Finnegan's Wake

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Finnegan's Wake
by Unknown
An Irish street ballad thought to have been written in the 1850s. It is the basis of James Joyce's novel Finnegans Wake.
Tune for Finnegan's Wake (help | file info or download)

An alternate choice for Thanam o'n Dhoul (Irish d'anam don Diabhal, "your soul to the devil") is Thunderin' Jaysus. Note that there are variants of many of the names and terms in the song.


Tim Finnegan lived in Watling Street
A gentleman Irish, mighty odd;
He'd a beautiful brogue so rich and sweet
And to rise in the world he carried a hod.
Now Tim had a sort o' the tipplin' way
With a love of the liquor poor Tim was born
And to help him on with his work each day
He'd a drop of the craythur ev'ry morn.


Chorus

Whack fol the dah now dance to your partner
Welt the flure, your trotters shake;
Wasn't it the truth I told you
Lots of fun at Finnegan's wake!


One mornin' Tim was rather full
His head felt heavy which made him shake,
He fell from the ladder and broke his skull
And they carried him home his corpse to wake.
They wrapped him up in a nice clean sheet
And laid him out across the bed,
With a gallon of whiskey at his feet
And a barrel of porter at his head.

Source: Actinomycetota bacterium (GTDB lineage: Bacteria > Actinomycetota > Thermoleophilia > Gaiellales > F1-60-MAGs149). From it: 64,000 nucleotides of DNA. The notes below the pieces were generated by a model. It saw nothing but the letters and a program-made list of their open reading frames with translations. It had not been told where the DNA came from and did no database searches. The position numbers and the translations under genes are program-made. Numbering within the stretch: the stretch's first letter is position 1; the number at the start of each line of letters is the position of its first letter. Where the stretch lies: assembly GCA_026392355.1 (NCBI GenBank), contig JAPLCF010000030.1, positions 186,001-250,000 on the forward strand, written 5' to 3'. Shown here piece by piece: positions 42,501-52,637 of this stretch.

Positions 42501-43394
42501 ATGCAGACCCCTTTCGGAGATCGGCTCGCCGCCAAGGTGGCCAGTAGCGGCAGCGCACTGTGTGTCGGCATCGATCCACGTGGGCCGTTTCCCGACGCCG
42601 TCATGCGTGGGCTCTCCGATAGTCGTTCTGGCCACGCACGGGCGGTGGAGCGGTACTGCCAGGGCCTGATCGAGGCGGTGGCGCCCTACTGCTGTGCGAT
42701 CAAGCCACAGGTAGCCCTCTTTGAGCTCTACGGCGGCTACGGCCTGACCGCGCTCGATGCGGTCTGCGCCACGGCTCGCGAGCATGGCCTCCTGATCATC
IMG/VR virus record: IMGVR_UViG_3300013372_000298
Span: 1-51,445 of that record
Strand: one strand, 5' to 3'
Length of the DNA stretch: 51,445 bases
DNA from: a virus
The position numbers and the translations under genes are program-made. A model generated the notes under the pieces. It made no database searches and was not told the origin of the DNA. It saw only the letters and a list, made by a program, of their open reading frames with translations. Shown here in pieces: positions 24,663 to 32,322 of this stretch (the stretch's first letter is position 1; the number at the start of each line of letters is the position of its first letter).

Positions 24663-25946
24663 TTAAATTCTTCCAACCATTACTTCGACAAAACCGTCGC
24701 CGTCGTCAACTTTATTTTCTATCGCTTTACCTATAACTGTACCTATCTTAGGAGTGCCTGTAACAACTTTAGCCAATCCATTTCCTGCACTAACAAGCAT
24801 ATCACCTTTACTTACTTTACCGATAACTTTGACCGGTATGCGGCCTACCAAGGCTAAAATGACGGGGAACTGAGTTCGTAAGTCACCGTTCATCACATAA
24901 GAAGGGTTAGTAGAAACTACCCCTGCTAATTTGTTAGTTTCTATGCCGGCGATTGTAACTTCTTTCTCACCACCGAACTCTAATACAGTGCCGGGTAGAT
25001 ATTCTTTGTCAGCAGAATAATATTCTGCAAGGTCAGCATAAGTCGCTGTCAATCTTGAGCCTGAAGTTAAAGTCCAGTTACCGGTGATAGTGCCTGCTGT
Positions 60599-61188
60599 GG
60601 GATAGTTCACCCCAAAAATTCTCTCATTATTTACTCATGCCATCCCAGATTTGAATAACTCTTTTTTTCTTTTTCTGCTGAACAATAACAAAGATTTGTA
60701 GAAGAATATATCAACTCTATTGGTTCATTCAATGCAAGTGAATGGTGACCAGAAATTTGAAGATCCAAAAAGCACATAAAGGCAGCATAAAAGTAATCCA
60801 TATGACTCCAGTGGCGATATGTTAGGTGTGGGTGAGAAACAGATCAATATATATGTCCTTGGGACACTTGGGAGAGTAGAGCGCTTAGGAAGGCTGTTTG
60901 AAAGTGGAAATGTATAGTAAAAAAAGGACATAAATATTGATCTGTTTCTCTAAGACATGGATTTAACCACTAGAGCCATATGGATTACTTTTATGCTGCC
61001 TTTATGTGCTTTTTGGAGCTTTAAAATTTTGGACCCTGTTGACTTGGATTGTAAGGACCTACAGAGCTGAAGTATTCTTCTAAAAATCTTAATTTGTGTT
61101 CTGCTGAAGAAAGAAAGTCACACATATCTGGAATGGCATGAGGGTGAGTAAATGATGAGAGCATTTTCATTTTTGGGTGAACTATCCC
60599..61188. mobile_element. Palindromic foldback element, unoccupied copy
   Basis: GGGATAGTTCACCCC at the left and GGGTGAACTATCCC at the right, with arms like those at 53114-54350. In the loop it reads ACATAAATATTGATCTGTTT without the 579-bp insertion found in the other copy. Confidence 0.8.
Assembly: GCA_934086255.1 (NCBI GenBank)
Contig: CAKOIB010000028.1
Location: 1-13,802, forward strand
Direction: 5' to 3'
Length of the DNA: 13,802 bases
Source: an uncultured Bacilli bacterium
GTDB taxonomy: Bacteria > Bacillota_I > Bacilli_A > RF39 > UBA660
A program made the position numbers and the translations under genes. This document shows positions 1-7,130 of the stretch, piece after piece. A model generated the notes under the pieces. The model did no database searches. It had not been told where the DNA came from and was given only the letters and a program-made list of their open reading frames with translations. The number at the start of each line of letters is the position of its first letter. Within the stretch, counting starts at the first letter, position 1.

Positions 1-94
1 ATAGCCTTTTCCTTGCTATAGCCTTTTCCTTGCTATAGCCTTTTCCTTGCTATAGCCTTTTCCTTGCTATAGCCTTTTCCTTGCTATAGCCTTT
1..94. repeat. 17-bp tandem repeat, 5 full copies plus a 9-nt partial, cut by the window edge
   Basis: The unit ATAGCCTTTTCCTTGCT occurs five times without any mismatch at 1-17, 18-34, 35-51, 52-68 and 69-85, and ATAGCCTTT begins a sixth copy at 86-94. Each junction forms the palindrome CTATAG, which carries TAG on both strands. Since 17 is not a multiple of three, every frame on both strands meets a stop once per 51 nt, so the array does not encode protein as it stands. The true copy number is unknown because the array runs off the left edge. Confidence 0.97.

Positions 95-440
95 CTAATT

His friends assembled at the wake
And Mrs. Finnegan called for lunch,
First they brought in tea and cake
Then pipes, tobacco and whiskey punch.
Biddy O'Brien began to cry
"Such a nice clean corpse, did you ever see?
"Arrah, Tim, mavourneen, why did you die?"
"Ah, shut your gob" said Paddy McGee!


Then Maggy O'Connor took up the job
"O Biddy," says she, "You're wrong, I'm sure":
Biddy gave her a belt in the gob
And left her sprawlin' on the floor.
And then the war did soon engage
'Twas woman to woman and man to man,
Shillelagh law was all the rage
And the row and the ruction soon began.


Then Mickey Maloney ducked his head
When a flagon of whiskey flew at him,
It missed, and fallin' on the bed
The liquor scattered over Tim.
Tim revives! See how he rises!
Timothy rising from the bed
Sayin': "Whirl your liquor around like blazes!
Thanam o'n Dhoul! D'ye think I'm dead?"
This work was published before January 1, 1923, and is in the public domain worldwide because the author died at least 100 years ago.